PFAS and Geosynthetics Update, January 2021


PFAS & Geosynthetics Update: The Environmental Protection Agency (EPA) has released their mandated PFOA and PFOS Diffusion through LLDPE and LLDPE Coextruded with EVOH at 22℃, 35℃, and 50℃ . This document is open for public comment until February 22, 2021. It details three current techniques for abatement of PFAS in the environment including: thermal (burning), landfilling and underground injection for PFAS in aqueous form. The paper discusses that while uncertainties remain in the efficacy of these three technologies in the migration of PFAS within the environment; the guidance is currently meant to equip decision makers with information regarding the existing options of PFAS destruction and disposal. Specific to the geosynthetic industry is the discussion of PFAS and PFAS-containing materials disposal via landfills.

Hazardous Waste vs. Municipal Solid Waste Landfills

EPA’s guidelines specify two types of landfills as a potential disposal technology for PFAS and PFAS-containing materials: hazardous waste and municipal solid waste. If permitted and properly constructed, both types of landfills have safeguards in place to mitigate the release of PFAS into the environment through leachate and landfill gas.

Hazardous waste landfills are mandated by RCRA Subtitle C to have the highest degree of environmental controls and practices that would theoretically hinder the migration of PFAS. These mechanisms include extensive record keeping, double liner systems with built-in leachate collection and leak detection and capping when the landfill reaches maximum capacity. This allows for any leachate which may contain PFAS that escapes the liner system to be captured and recirculated into the landfill, disposed of in another manner, or destroyed. As most hazardous waste is not biologically active, gas collection systems are not required by Subtitle C, but could be installed if the need arises.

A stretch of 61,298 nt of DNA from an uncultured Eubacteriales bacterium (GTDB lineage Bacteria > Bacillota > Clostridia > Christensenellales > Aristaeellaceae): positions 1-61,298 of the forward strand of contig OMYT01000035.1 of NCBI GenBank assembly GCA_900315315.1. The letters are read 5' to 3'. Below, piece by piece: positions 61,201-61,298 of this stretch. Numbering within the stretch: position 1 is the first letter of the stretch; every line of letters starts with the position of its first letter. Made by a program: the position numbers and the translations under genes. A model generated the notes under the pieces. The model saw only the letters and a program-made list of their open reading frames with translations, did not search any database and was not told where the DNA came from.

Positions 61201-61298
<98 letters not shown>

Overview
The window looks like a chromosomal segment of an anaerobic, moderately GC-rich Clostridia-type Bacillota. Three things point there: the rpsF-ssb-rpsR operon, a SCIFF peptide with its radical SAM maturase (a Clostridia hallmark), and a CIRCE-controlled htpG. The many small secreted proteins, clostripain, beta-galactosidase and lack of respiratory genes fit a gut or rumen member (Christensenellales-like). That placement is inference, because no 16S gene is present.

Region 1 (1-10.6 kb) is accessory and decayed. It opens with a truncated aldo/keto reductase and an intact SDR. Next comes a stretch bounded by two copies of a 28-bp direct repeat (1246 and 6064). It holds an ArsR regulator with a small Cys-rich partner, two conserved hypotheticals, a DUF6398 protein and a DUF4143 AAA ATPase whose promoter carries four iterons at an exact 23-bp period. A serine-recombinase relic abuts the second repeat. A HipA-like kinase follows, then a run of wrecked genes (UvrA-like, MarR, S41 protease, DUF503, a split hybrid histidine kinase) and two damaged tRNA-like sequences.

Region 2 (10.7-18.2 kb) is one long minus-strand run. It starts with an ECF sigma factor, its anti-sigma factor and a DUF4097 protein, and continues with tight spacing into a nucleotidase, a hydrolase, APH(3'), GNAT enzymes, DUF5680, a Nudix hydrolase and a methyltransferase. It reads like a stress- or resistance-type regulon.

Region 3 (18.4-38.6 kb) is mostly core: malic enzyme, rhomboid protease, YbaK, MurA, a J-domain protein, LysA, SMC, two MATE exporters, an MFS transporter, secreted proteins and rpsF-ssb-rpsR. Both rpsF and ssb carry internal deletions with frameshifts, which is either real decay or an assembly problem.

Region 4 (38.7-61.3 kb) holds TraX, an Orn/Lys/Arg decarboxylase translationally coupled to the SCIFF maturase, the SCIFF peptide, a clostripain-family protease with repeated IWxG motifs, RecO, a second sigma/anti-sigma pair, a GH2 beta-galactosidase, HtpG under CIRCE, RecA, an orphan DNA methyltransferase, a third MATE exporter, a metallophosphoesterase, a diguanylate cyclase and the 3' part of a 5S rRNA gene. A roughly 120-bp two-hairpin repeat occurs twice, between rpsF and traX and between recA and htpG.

Municipal solid waste (MSW) landfills fall under the direction of RCRA Subtitle D and accept non-hazardous waste including much of the Nations household and commercially generated waste. Environmental safeguard requirements for this type of landfill varies by State and are commensurate with the waste they receive. EPA’s guidance suggests that only those municipal solid waste landfills that are constructed with composite lining systems are suggested to accept PFAS and PFAS-containing waste. These systems include leachate and gas collection and management and are capped when maximum capacity is reached. Unlike hazardous waste landfills, gas collection is necessary in the case of MSW landfills for effective PFAS containment. This is due to the generally high amount of putrescible waste, such as food and paper, that could carry fugitive PFAS gasses and be released into the environment.

Key Uncertainties: PFAS & Geosynthetics

Even with the implementation of the environmental safeguards described above, it is still imperative that leachate and gaseous releases be secured and appropriately treated to eliminate the migration of PFAS into the environment from landfills. Leachate must be captured and either solidified or recirculated in its aqueous form into the landfill or destroyed. Another uncertainty relates to how PFAS will interact with various geomembranes and geotextiles used in landfill lining systems, especially in high concentrations within leachate.